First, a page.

Yesterday’s CLS Brown Bag series visit to the Yale University Art Gallery was a real eye-opener for me–it was my first visit to this highly touted space after more than three months here in New Haven. And, from the looks of it, Assistant Curator of Academic Affairs David Odo’s guidance to the twenty or so language lectors, graduate students and CLS staff who attended was an eye-opener as well. Our quick tour of the gallery together allowed us to brainstorm many language teaching tips and activity ideas that the rich art collection there can make possible. Below I’ll try to list as many of these as I can remember; if you were there, too, or if you happen to have other ideas about this, please add your comments below.
- Start with time to observe art; give students ample time for this before any productive activity
- Initial activities that involve simple description or response work well. Save advanced interpretation and critique for later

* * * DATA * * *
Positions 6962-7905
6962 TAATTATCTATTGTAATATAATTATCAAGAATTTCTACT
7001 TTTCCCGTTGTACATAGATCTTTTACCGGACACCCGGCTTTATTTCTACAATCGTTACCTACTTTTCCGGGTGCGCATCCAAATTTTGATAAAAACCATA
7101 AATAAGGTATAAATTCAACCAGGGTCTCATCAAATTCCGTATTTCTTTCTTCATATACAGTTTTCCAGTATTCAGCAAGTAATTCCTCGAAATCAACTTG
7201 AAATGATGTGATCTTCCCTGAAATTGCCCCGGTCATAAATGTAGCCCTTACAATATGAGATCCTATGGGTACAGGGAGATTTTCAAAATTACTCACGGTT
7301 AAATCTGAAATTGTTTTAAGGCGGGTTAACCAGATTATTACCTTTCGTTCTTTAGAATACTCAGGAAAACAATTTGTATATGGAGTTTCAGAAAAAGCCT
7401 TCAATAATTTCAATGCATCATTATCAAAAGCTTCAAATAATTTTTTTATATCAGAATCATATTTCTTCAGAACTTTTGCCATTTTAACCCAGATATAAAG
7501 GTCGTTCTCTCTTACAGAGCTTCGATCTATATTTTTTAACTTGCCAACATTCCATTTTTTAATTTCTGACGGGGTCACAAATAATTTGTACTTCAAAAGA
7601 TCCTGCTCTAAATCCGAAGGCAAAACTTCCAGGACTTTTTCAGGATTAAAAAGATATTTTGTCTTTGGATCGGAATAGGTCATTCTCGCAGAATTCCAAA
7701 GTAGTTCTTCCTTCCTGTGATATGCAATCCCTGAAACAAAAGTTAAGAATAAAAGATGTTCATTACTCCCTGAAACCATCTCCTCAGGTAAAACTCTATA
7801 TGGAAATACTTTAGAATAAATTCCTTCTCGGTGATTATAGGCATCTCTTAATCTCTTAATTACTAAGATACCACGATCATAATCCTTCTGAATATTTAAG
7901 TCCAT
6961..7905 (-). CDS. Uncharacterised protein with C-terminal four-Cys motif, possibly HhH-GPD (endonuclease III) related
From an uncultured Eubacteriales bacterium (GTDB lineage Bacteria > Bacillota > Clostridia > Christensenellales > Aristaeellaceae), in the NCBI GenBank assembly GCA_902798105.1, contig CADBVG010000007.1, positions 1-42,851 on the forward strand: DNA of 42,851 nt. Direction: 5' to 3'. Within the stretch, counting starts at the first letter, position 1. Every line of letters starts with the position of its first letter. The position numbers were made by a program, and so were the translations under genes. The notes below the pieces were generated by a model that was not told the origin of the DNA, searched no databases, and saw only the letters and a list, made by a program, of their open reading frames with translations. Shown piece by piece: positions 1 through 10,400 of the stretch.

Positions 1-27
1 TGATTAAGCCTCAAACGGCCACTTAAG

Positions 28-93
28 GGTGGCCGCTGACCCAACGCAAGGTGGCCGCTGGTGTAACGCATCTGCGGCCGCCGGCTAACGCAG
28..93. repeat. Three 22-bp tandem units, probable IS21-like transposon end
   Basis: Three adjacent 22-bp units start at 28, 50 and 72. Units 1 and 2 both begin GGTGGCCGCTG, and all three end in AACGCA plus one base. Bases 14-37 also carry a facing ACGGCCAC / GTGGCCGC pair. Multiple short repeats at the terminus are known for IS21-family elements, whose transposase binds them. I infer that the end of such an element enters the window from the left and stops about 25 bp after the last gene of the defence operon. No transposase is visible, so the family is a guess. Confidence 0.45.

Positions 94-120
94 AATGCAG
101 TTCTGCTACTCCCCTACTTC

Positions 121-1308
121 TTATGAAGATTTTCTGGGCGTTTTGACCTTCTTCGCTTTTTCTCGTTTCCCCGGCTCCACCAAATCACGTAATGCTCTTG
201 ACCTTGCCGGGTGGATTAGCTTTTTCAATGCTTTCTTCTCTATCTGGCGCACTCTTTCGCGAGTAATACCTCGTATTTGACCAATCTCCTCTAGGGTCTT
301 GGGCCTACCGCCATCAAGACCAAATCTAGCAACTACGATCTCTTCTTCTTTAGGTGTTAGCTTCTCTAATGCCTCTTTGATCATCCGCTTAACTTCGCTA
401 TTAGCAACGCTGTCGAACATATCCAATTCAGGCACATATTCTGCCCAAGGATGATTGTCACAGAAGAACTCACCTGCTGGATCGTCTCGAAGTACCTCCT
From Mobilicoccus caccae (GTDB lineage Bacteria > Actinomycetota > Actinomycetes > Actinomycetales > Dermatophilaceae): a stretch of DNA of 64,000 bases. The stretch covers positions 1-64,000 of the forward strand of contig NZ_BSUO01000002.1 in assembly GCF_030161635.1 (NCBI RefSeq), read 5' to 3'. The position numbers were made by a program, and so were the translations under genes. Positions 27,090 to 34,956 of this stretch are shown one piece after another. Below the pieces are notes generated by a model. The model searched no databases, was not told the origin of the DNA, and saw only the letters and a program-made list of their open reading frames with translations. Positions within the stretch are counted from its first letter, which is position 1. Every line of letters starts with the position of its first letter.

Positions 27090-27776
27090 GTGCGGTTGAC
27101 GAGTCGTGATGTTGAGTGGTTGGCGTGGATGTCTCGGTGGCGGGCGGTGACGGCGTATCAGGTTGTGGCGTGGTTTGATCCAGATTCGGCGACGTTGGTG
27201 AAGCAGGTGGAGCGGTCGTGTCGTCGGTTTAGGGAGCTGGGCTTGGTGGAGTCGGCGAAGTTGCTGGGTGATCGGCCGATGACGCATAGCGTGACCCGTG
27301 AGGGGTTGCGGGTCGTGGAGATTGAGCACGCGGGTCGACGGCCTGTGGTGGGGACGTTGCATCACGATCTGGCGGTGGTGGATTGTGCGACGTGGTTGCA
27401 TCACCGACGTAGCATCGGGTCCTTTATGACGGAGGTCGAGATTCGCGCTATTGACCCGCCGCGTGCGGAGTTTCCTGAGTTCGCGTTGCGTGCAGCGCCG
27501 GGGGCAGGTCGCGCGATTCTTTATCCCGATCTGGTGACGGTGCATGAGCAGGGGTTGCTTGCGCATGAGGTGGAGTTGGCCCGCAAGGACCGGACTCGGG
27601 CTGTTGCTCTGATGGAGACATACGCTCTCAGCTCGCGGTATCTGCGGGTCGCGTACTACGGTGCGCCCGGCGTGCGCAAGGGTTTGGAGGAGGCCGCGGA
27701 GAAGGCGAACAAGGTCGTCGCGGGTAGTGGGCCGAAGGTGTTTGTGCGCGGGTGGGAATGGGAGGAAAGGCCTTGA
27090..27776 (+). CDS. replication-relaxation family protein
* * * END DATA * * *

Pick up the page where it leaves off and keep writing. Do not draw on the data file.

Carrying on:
- The gallery website database of art objects offers much that Google searches don’t
- Basic description and vocabulary exercises based upon
- Narration activities: Students tell or write the/a story shown in the painting or other piece of art they observed (afterwards), or are observing (real time) .
- Role plays: Students assume the role of different figures depicted
- Museum scavenger/treasure hunt with list of items, elements, figures, or other characteristics given beforehand. Alternatively, students collaborate in creating treasure hunt for others
- Students create audio, video and/or written audio tour of museum or specific exhibit
- Students create image galleries, blogs, etc. with their own collections following a class theme, research topic, etc., and present on this in class
These are very partial lists. I’ll try to update as I remember more. Again, your comments are very welcome.
And, once again, thank you again for your tour and wisdom, David!
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